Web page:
Voyage name: 
V19/18 Newcastle to Sydney
19 Oct - 29 Oct 2018
Latitude: 
33 50s
Longitude: 
151 19e
Conditions: 
Wind: ENE at 15 knots Weather: Fine Swell: SE at 1.0m Course: 095 Speed: 4 knots Location: Off Sydney
Ahoy Shipmates. Well we have quite the day. After a rolly transit up from Jervis Bay, we sailed through Sydney Heads and to anchor in Watsons Bay in fine and warm conditions...a very pleasant change from yesterday's cold weather. We have returned to Sydney to assist with the filming of a Defence Youth Safety video. We take safety very seriously here on Young Endeavour, as you could imagine, so we were only too happy to help out...as were our budding movie stars...the Youth Crew. After we embarked the film crew we completed a series of tacks around the South Head/Watsons Bay area with a drone taking shots of the ship from above, and another group filming on deck. I have to say the Youth Crew are certainly not camera shy. After dropping our guests ashore we departed Sydney at 1900, weaving our way through some twilight sailing races as we once again headed to the open sea...next stop, Broken Bay. That's it from me...over to Red Watch. Fair winds...Captain Kenny... The day started with Reddies on watch from 0000-0400, a couple of us felt sick and the rest pushed on with learning new navigation skills, bracing the yards (which caused some sleeping youthies discomfort) and learning Adam’s knot of the day - a figure 8 knot. Red watch happily shook the White watch team to take over for the 0400-0800 watch as we sailed closer to Sydney. Breakfast was made in the newly named ‘Hells Kitchen.’ Hells kitchen was alive with youthies from every watch scoffing down pancakes covered in everything but the kitchen sink- it was quite a sight. With plates practical licked clean we left Hells kitchen, threw our harnesses on and everyone was unsurprised as reddies yet again were the last to call in. We were then entertained by ‘Salty’s’ tales of apples and oranges and Jerome’s picturesque retelling of the wildlife we encountered. We then went off singing ‘happy happy happy hour,’ where we paid special attention to our cleaning stations ensuring the ship would look up to scratch for the film crew. After anchoring in Sydney, the youthies efforts were rewarded with more food - the only currency on board. As we waited patiently for the film crew to join us to record the defence youth safety framework clip we played ‘ninja tag’ and skipped using gaskets. When the film crew eventually came aboard they hauled Stella off to complete the torture techniques of applying makeup before starting the filming. While Stella was off living the dream, the rest of the youthies set about tacking the ship to Port, then to Starboard, then yet again to Port before she was released. The youthies gawked as the drone of the film crew flew overhead capturing shots of the ship as we completed yet another tack. A special few were then selected to climb the yards. More tacks were then completed as Stella completed her piece to camera (the only one with a talking role) and the youthies on the yards felt the ratlines cutting into their feet. Despite tired hands and weary bodies the youthies enjoyed their time in the spotlight and happily waved goodbye to the film crew. The day ended with a brilliantly prepared roast by Zack and a beautiful sunset over the Sydney landscape. We would like to give a special thanks to the staffies for sharing their knowledge with us and the film crew for the chance to live out our dreams.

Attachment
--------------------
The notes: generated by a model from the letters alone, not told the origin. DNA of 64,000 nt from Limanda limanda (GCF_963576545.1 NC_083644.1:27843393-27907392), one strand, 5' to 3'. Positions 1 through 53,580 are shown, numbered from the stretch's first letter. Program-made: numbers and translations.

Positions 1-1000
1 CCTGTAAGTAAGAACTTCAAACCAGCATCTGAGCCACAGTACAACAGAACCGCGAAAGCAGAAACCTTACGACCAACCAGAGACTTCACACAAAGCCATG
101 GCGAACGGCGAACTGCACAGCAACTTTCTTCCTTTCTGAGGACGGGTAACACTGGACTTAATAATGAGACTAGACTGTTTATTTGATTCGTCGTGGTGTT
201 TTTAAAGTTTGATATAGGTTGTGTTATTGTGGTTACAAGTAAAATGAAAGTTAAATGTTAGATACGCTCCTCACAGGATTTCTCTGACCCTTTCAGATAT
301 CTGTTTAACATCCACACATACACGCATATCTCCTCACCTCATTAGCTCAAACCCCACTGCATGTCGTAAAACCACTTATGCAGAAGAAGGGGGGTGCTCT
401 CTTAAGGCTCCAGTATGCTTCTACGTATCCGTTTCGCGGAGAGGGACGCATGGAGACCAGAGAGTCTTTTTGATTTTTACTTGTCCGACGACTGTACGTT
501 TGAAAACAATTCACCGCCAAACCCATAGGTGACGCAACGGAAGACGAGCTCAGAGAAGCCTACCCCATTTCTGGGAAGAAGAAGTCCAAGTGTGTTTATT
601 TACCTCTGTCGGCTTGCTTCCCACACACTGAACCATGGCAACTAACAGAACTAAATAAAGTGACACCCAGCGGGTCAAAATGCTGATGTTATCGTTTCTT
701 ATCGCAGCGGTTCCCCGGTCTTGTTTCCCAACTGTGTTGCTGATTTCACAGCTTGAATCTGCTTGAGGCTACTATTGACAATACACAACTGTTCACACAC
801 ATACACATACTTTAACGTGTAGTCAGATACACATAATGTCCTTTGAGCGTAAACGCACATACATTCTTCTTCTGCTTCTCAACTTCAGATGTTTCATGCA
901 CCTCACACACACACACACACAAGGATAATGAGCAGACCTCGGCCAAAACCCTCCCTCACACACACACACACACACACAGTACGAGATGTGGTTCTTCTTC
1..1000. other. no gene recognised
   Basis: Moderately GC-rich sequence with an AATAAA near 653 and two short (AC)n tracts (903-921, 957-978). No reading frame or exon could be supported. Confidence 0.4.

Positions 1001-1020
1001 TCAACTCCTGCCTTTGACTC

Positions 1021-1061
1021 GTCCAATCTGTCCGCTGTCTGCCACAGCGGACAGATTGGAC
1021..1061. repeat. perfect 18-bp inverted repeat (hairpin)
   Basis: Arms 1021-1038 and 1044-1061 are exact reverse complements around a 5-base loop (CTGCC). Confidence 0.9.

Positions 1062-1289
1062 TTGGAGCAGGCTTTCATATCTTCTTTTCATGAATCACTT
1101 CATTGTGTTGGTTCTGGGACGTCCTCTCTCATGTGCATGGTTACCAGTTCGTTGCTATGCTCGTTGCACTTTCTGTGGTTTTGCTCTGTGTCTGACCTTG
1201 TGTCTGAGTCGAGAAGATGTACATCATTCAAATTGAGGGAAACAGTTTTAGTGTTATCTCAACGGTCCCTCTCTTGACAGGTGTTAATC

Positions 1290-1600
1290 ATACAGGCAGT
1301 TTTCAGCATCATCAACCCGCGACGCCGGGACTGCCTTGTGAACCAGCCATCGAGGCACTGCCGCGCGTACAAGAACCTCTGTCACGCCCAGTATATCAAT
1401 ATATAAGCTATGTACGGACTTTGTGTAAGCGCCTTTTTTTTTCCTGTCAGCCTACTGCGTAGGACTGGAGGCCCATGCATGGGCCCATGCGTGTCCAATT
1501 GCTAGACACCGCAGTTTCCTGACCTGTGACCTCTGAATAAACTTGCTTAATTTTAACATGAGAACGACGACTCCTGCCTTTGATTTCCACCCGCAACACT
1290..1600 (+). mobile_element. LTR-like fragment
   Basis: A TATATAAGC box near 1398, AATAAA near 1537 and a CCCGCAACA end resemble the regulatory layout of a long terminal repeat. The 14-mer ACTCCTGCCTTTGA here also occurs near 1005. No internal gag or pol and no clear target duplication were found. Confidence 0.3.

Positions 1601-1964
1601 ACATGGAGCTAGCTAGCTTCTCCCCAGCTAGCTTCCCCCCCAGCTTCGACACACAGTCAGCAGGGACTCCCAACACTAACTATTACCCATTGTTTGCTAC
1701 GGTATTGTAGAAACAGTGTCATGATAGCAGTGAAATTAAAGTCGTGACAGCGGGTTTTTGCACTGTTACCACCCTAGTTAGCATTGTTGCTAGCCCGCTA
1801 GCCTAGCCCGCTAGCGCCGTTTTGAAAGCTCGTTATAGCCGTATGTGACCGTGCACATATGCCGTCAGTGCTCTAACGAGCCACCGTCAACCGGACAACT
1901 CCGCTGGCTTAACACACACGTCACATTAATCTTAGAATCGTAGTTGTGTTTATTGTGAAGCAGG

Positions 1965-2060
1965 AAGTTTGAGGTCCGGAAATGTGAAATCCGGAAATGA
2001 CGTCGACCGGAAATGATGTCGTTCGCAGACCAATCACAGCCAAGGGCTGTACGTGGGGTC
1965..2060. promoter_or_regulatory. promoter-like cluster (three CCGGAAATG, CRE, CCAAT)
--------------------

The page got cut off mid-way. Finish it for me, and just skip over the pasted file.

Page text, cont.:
Coming together is a beginning, keeping together is progress, working together is success. Henry Ford.